- What is the likely distribution of early care and education programs across the five rating tiers in the quality rating and improvement system proposed by the California Early Learning Quality Improvement System Advisory Committee?
- What are the implications of the findings for California's quality rating and improvement system design and for future pilot studies?
In 2010, the California Early Learning Quality Improvement System (CAEL QIS) Advisory Committee recommended a structure for a voluntary quality rating and improvement system (QRIS) that could apply to the state's 11,000 licensed centers and 36,600 licensed family child care homes (FCCHs). The proposed design consisted of an unweighted block system with five tiers, in which all quality criteria in each tier must be met in order to obtain a rating at that tier. The rating structure provided for five quality elements: ratio and group size, teaching and learning, family involvement, staff education and training, and program leadership. The aim of this study was to conduct an initial examination of some key aspects of the proposed QRIS design. By capitalizing on two existing data sets that included some of the quality elements in the proposed QRIS rating design — one statewide and the other for a specific county — the work highlights some relationships among these quality elements, examines the ways in which different measures of these elements proposed in the QRIS design relate to each other, and provides information about the likely distribution of program-level ratings across the proposed rating tiers. This briefing provides California QRIS planners and other stakeholders with important information about some fundamentals of the proposed QRIS rating scheme that could inform California's QRIS design in advance of field-based pilot efforts.
Center-Based Programs Would Score Better on Some Elements Than on Others
- Given the proposed cut points in the quality rating and improvement system design, center-based programs would score better on some quality elements than on others.
- Most programs would reach Tiers 3 to 5 on the ratio and group size quality element.
- About half the programs would reach Tier 4 or 5 for the staff education and training quality element.
- Just one in four programs would reach Tier 4 or 5 based on the teaching and learning quality element.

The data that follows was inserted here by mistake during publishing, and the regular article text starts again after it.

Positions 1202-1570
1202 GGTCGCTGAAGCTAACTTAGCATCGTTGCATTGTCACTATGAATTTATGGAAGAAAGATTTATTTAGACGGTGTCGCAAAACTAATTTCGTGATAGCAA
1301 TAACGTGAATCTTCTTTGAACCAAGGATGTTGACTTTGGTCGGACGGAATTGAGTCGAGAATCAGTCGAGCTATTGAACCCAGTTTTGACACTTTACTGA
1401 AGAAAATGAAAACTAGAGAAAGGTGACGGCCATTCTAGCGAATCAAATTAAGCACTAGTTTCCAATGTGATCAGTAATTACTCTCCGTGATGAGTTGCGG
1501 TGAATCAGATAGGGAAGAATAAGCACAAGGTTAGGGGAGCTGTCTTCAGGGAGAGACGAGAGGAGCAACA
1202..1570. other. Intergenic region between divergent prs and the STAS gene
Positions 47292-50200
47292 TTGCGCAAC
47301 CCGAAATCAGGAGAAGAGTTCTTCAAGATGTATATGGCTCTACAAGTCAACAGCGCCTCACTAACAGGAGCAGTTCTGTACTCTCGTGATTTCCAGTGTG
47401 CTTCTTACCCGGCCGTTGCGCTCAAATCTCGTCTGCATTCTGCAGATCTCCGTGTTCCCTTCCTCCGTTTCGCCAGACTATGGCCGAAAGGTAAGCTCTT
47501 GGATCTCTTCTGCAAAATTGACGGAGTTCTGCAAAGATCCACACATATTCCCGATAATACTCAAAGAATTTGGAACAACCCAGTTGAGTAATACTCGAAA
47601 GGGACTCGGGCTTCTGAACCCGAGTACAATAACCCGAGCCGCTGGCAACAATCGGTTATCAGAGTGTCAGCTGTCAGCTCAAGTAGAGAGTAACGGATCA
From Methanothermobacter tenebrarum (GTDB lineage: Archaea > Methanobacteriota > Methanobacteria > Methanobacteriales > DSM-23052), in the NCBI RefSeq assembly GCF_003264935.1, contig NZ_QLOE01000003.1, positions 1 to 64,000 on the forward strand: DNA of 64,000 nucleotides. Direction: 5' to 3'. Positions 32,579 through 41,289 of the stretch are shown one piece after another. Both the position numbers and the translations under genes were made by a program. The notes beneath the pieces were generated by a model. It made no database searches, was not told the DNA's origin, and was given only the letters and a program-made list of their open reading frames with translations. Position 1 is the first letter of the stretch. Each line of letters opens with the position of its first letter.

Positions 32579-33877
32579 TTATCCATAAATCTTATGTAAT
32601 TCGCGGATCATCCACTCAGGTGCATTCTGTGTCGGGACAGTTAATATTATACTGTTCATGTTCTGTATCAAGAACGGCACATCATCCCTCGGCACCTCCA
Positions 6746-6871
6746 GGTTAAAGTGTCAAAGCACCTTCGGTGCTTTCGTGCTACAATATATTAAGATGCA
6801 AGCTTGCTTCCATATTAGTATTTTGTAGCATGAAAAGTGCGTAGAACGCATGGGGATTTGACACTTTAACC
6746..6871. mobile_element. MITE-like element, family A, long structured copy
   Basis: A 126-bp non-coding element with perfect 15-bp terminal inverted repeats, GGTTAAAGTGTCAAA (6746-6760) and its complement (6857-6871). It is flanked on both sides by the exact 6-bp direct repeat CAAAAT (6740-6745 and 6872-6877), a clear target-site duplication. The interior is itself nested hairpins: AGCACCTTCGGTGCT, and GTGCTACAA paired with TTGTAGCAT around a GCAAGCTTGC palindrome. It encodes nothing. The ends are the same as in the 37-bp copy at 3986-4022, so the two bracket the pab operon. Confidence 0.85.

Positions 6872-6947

The Teaching and Learning Element Would Constrain Programs from Reaching Higher Rating Tiers More Than the Ratio and Group Size or Staff Education and Training Elements
- Having staff with levels of education that qualify for the highest tiers does not necessarily ensure that a program will score at that same level on the relevant environment rating scale or on the Classroom Assessment Scoring System.
Few Programs Would Initially Reach the Highest Rating Tiers
- This is consistent with the California Early Learning Quality Improvement System Advisory Committee's goal of making the top tiers aspirational.
Program-Level Ratings May Be Higher If the Quality Rating and Improvement System Targets Programs with Public Funding
- More center-based programs in San Francisco County's Gateway to Quality initiative, in which programs receiving public subsidies are targeted, would score high enough to reach Tier 4 than the programs included in the statewide data, which provide a representative sample of all providers.
- However, few Gateway to Quality programs would reach Tier 5.
Quality Ratings Are Likely to Vary by the Ages of Children Served and the Setting Type
- In Gateway to Quality, center-based classrooms serving infants and toddlers scored somewhat lower than rooms serving preschool-age children.
- Family child care homes scored considerably lower than center-based programs.
This study was sponsored by the David and Lucile Packard Foundation and was conducted jointly in RAND Education and RAND Labor and Population, units of the RAND Corporation.
This report is part of the RAND Corporation documented briefing series. RAND documented briefings are based on research presented to a client, sponsor, or targeted audience in briefing format. Additional information is provided in the documented briefing in the form of the written narration accompanying the briefing charts. All RAND documented briefings undergo rigorous peer review to ensure that they meet high standards for research quality and objectivity. However, they are not expected to be comprehensive and may present preliminary findings. Major research findings are published in the monograph series; supporting or preliminary research is published in the technical report series.
Permission is given to duplicate this electronic document for personal use only, as long as it is unaltered and complete. Copies may not be duplicated for commercial purposes. Unauthorized posting of RAND PDFs to a non-RAND Web site is prohibited. RAND PDFs are protected under copyright law. For information on reprint and linking permissions, please visit the RAND Permissions page.
The RAND Corporation is a nonprofit institution that helps improve policy and decisionmaking through research and analysis. RAND's publications do not necessarily reflect the opinions of its research clients and sponsors.